Set up your kids for a healthy future

September 20, 2016

By Maggie Klee

com2016The wellness habits and attitudes formed in childhood play a large role in a child’s future health. Childhood obesity rates are on the rise and current reports suggest that by 2030, half of all Americans will be obese. Why is obesity an important issue to the Prevent Cancer Foundation? We know that up to one-third of all new cancer diagnoses in the United States are related to obesity, physical inactivity and/or poor dietary habits. Today, one-third of all American children and adolescents are obese or overweight, but you can do something about it. September is Childhood Obesity Awareness Month. By educating your family, teaching your kids healthy habits and by following them yourself, you can reduce your family’s risk for cancer.

Dr. Ann Kulze, a nutrition expert and a member of the Prevent Cancer Foundation’s Medical Advisory Board, has great tips to help families eat healthy:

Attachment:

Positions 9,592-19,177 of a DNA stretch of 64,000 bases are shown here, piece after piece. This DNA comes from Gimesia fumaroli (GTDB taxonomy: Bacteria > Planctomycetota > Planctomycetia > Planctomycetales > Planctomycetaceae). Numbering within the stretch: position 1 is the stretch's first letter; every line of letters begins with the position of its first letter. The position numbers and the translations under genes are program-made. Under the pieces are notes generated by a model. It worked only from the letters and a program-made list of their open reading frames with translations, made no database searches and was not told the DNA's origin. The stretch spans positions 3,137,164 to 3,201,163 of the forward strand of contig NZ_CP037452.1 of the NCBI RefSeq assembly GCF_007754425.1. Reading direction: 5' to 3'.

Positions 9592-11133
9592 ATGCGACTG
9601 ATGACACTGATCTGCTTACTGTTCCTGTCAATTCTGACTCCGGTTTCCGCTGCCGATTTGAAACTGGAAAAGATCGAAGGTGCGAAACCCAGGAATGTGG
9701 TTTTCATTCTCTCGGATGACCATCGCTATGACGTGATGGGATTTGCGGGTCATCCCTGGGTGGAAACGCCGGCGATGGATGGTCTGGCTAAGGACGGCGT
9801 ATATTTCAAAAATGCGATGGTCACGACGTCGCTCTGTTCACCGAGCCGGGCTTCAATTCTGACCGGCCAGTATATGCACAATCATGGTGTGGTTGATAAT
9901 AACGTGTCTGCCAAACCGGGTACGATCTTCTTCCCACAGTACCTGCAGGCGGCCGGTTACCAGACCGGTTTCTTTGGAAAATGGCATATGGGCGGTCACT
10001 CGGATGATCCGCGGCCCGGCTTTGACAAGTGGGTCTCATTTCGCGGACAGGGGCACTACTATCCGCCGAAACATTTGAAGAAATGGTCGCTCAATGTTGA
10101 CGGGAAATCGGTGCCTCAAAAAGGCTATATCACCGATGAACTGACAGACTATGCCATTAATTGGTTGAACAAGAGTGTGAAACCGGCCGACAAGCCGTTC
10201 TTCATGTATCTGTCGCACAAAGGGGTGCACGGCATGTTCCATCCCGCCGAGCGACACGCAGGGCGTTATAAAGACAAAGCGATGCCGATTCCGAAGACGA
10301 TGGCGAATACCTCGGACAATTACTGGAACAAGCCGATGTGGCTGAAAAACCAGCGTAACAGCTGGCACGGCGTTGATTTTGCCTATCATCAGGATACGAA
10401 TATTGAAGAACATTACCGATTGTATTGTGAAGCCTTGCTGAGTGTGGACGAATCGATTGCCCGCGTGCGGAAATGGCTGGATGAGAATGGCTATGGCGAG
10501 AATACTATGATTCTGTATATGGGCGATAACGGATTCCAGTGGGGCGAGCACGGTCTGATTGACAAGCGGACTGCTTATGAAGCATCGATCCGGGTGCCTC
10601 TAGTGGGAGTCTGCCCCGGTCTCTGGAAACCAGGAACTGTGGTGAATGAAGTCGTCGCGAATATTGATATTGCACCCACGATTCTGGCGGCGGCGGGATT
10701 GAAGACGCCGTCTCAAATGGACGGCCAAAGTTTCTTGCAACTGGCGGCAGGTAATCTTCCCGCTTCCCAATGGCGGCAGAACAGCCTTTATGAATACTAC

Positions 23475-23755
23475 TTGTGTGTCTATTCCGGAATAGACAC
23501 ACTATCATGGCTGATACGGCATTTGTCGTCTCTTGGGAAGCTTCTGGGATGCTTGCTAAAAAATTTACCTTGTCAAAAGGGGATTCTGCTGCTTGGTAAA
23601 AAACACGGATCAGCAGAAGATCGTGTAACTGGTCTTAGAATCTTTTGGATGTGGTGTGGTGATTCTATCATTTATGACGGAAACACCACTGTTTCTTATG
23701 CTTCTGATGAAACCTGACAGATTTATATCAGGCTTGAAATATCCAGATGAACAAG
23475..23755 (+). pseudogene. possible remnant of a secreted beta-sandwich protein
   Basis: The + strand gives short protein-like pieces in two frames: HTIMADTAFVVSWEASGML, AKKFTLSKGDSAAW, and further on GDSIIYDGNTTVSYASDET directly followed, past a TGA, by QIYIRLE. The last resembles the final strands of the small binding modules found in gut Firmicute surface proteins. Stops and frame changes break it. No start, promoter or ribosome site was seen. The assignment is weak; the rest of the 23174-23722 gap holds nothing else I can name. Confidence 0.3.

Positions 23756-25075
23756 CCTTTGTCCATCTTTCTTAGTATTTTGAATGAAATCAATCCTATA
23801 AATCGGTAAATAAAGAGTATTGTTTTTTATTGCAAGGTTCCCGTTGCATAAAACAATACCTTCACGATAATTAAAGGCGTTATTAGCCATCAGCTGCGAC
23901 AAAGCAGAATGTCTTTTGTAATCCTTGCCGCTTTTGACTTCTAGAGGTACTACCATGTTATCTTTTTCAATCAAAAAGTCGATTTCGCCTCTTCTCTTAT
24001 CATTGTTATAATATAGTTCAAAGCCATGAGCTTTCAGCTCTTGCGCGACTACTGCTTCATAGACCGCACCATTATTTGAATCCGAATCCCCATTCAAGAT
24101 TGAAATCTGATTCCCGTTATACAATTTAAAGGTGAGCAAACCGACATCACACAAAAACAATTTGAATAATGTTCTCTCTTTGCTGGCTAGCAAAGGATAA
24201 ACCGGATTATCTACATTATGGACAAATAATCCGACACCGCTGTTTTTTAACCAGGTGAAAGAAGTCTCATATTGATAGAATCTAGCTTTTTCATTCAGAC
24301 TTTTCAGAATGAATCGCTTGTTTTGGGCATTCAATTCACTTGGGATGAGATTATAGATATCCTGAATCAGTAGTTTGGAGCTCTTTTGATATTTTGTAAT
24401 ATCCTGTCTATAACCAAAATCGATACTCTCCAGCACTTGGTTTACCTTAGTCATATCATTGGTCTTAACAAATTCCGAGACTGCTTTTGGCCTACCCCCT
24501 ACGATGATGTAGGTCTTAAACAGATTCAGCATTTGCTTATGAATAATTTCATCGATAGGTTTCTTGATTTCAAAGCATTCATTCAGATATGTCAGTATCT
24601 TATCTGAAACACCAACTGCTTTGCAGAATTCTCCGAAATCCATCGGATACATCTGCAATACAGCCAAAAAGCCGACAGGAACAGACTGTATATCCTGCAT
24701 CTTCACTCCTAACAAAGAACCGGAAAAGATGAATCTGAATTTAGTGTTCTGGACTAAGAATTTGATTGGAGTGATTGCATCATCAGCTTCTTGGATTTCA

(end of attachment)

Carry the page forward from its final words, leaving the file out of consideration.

• Sit down for healthy family meals as often as possible.
  • Children respond more to actions than words, they’ll follow suit if you make healthy food choices.
  • Limit screen time, especially TV to two hours or less daily.
  • Ensure that your child accumulates at least one hour of moderate to vigorous physical activity daily.
  • Make sure your child eats breakfast daily.
  • Restrict your child’s intake of sweet beverages (soda, fruit drinks, sports drinks and fruit juice).
  • Stock your home full of healthy snack options like cut fresh veggies, nuts, seeds, low-fat cheese and yogurt, hard boiled eggs and whole fruit smoothies.
  • Limit availability of fast food, junk food and sweets.

Ensuring kids eat healthy now will help reduce their risk for several diseases later on. For more information about the impact of a healthy lifestyle on cancer prevention, visit preventcancer.org.

Are you looking for a fun activity for your family? The Foundation is hosting the annual Prevent Cancer 5k Walk/Run & Health Fair this Sunday at Nationals Park in Washington, D.C. Kids under 5 are free and afterwards, they can practice their swing in the batting cages, check out the dugouts, get their face painted and more!

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